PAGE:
You say: “Every time we close our eyes
to blink and open them again
we’re in the future, and the past
is a windblown paper bag.”

Your eyelids are clear canopies
to a cove’s opening marked by light
and dark, and the future is a scientist
collecting memory specimens.

I examine your theory, like a traveler
checking their luggage. I scroll my thoughts
to see if this is a dream or another anticipation
to the moment before we touch.

In this dream, morning is the blood
that warms us in a desert of rusted trucks
—earth feeds from their radiators
and drinks the syrupy brown water.

You continue: “If we don’t blink
the future never happens, never
lays out its blueprint, except, our eyes
will become as waterless as drought.”

I hand you a cactus flower and hope
for a meaningful conversation.
In this dream, our tongues become erasers:
when our lips touch to kiss,
everything disappears.

This is where I wake up: your body
at the edge of flames, hand-painted
minerals burn on a sill, a cracked pane,
leaves dropping, like skulls
from unraveled skin.

I don’t know how to interpret dreams
and when I woke up my dry tongue
was flailing in the air, like a grounded finch
with damaged wings; the white ceiling

is a flock of snow geese smeared across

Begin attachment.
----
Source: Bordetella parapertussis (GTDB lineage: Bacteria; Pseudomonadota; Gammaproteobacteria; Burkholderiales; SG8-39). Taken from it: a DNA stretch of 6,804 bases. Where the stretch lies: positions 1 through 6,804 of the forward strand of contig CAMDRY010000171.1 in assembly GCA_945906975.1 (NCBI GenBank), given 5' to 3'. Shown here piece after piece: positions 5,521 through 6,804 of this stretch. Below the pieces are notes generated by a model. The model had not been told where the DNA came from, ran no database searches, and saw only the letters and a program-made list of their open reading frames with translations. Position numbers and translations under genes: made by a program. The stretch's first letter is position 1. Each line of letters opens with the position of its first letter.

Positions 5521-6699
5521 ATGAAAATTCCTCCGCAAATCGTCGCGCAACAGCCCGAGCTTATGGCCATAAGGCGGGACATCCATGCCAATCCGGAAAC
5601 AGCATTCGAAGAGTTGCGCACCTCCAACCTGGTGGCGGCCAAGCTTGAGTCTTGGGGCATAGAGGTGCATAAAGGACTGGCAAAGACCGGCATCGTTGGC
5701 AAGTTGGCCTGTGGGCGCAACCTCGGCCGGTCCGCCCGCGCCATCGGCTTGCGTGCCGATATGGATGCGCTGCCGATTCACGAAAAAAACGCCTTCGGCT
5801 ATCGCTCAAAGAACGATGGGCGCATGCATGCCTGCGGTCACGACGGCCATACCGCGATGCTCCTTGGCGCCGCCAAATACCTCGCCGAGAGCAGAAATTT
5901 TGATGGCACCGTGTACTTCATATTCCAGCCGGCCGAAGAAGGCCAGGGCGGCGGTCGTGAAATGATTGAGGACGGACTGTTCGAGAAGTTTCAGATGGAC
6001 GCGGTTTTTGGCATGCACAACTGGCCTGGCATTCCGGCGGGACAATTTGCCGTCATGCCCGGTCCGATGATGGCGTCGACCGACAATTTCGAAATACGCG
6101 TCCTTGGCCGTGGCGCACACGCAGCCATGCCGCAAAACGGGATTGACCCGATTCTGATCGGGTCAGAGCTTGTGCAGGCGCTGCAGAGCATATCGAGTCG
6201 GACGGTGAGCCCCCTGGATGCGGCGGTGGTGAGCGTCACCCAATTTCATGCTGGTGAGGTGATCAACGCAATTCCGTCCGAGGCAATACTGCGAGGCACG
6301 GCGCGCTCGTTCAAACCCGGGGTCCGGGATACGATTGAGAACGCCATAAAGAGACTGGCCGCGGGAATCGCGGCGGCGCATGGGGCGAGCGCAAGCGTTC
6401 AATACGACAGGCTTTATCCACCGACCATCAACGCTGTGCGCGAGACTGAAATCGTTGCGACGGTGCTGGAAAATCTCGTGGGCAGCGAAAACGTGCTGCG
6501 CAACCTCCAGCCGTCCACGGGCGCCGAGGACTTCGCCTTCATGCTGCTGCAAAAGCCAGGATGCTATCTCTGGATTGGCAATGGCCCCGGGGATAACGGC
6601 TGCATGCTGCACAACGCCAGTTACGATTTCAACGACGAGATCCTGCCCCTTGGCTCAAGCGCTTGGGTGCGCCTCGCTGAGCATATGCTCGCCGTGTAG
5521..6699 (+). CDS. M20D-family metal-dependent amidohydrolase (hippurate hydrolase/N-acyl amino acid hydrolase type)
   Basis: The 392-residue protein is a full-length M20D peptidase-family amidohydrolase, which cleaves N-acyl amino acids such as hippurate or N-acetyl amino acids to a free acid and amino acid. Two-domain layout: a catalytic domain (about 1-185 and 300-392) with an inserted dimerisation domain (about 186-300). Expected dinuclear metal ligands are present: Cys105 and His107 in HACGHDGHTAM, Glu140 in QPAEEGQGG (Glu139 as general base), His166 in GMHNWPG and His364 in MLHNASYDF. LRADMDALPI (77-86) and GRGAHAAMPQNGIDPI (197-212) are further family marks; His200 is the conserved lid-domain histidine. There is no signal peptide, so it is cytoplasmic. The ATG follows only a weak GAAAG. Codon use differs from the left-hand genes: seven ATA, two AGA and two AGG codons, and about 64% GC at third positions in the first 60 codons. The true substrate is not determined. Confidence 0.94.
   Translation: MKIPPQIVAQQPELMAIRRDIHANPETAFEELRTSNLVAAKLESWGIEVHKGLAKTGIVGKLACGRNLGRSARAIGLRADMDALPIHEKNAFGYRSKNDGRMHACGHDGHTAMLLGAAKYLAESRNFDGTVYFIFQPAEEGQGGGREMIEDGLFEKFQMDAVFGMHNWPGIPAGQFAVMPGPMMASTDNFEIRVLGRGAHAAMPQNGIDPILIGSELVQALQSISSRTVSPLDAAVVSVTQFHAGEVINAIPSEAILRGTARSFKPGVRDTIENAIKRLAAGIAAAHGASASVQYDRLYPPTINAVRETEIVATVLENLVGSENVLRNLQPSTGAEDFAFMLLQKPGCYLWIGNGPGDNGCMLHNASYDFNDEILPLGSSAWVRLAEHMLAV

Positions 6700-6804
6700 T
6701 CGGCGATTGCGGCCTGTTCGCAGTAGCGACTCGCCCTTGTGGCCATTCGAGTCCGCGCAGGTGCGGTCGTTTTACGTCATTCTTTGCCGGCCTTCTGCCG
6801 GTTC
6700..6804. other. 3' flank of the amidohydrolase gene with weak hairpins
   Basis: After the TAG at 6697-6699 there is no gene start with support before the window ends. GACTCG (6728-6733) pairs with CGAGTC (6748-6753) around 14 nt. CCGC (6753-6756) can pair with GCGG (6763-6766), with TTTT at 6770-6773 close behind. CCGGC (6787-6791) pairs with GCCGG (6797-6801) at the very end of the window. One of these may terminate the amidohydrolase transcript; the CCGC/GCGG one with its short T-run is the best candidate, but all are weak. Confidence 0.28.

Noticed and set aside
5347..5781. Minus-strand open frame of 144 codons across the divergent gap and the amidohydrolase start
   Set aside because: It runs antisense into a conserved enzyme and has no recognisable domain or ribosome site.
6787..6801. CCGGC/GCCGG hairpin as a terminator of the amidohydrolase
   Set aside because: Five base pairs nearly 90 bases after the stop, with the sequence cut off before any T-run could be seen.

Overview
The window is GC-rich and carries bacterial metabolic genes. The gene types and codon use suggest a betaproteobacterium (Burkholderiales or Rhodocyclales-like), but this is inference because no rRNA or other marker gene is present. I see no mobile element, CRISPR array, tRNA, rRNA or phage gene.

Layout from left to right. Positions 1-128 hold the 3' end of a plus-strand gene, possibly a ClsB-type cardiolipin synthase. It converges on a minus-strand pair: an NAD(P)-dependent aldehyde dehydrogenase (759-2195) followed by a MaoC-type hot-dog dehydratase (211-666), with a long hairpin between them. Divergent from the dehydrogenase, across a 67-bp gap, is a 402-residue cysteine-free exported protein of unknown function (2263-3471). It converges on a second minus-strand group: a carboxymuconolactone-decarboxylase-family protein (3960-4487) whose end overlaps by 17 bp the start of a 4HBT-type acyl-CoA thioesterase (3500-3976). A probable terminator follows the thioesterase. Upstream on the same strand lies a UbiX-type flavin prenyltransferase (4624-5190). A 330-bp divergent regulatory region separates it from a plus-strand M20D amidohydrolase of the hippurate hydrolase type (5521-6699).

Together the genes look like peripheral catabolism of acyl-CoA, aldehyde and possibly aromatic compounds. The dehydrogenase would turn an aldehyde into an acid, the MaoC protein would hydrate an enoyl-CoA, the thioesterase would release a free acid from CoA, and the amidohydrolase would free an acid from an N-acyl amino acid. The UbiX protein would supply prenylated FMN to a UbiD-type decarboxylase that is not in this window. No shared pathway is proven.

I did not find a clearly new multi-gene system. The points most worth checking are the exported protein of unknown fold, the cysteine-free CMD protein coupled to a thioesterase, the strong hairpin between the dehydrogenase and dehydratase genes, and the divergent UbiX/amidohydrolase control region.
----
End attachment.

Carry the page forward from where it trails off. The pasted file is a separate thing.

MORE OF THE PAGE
the sky, and the future is somewhere
without us: everyone blinking, blinking.


I have seen the way a tongue
can slip out of its cage of teeth
and with insolent poison
and other toxic engagements
can bite the self-confidence
of another

Its head snaps at the air
a malicious serpent
boneless and brutal
legless and swift
I have seen the way it thickens
with anger
boils in its own slush
wields saliva like viscous whips
generating a temper that spews
hot oil voodoo and spears

And like any other forceful beast
the modus operandi is
to feed it kindness
to make it drowsy on understanding
to cozy up to its moral conscience
to stroke its disagreeable condition
and bring it down to a whisper
and while it’s panting and gasping
you slowly
shepherd it back into its cage of teeth
and give it a drink
of cold water

That one’s important
the cold water


At the circle the fountain

and the songs the spouting water croons

into the heads of clouds
or hums
as it splashes on the grass

One by one the water drops
the dust flies

and the traffic moves slowly
in circles
round and round

The water sounds like
a mute wooden bell
when its laziness sits there
in the basin


In a streak of magic
somebody tosses a penny
and the copper glow
is a footstep

hitting the water

and the light nurses
the ripples

and over there a child
louder than a mockingbird

Dah’s poetry has appeared in The Sandy River Review, Stone Voices Magazine, Diverse Voices Quarterly, Orion headless, River & South Review, Perfume River Review, Miracle Magazine, Eunoia Review, and The Muse, and is forthcoming in The Cape Rock, The Lost Coast Review, Literature Today, Poetry Pacific, Zygote in my Coffee, Red Wolf Journal, Deep Tissue Magazine, Jellyfish Whispers, Dead Snakes Journal, Rose Red Review, and Digital Papercut. The author of three collections of poetry from Stillpoint Books, Dah lives in Berkeley, California where he is working on the manuscript for his fourth book.